It's often been said that the Who were the original rock punks, but the MC5, with their raggedy wall of noise, advanced the cause in one essential way. Emerging out of the industrial concrete purgatory that was Detroit in the late '60s, they were arguably the first rock & roll band that dared to be tuneless. That may not sound like a subject worthy of an exhaustive documentary, but MC5: A True Testimonial is wide-ranging and beautifully edited -- it's a vivid evocation of a moment when even the ugliest guitar feedback could be taken as a serious political statement.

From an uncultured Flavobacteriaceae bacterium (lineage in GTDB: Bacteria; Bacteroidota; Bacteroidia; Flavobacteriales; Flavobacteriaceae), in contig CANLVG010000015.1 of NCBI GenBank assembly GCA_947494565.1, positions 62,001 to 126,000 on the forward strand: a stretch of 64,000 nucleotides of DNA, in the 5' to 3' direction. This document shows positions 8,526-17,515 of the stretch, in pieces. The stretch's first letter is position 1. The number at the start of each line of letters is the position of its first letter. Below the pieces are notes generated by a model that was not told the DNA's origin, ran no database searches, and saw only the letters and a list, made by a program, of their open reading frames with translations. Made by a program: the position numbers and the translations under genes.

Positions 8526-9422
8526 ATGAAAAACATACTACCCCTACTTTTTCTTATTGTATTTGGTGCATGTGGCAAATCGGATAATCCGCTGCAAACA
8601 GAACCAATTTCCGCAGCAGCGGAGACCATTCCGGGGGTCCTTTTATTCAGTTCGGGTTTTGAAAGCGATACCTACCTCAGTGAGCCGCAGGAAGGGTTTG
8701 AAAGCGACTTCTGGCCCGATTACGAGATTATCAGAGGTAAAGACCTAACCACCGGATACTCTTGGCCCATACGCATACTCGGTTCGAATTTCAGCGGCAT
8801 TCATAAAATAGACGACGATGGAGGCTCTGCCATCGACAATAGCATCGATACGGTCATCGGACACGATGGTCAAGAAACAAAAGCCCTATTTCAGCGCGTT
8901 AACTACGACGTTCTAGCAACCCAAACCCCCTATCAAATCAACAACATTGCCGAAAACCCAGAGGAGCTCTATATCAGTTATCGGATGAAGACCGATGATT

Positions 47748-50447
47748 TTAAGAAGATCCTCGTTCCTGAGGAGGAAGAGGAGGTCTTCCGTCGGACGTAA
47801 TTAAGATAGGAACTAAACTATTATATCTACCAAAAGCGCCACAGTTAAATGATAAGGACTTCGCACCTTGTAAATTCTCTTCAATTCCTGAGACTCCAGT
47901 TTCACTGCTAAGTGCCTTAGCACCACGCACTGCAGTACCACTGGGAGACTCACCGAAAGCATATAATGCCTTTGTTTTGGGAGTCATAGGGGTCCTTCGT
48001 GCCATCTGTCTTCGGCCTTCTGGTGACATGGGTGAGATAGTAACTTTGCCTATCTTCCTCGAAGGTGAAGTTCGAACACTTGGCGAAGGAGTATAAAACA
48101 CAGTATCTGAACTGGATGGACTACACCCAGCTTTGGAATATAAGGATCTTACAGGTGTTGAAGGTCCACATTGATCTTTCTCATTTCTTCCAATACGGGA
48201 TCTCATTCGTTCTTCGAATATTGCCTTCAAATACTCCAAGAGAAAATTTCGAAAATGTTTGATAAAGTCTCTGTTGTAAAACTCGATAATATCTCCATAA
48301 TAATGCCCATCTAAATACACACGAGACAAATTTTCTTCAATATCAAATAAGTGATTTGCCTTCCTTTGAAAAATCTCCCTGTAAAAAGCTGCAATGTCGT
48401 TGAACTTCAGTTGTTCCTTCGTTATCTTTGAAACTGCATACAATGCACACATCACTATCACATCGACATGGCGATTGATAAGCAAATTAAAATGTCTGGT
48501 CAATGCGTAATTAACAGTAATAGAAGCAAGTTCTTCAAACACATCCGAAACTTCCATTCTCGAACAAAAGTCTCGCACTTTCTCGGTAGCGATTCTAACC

The band had one gambit that made each concert a potential culture clash: the ongoing threat of arrest as they introduced their one and only anthem with the ritual shout of ''Kick out the jams, motherf---ers!'' That single rebel yell propelled their legend, and ''A True Testimonial'' traces their battles with the police and the FBI, as well as their alliance with the self-important hippie ringleader John Sinclair. ''The Summer of Love didn't make a stop in Detroit,'' recalls one of the band members, and that pretty well sums up the intrigue of the MC5, who could barely put three power chords together but who out of that very inability recast rock as a combat zone of anarchy.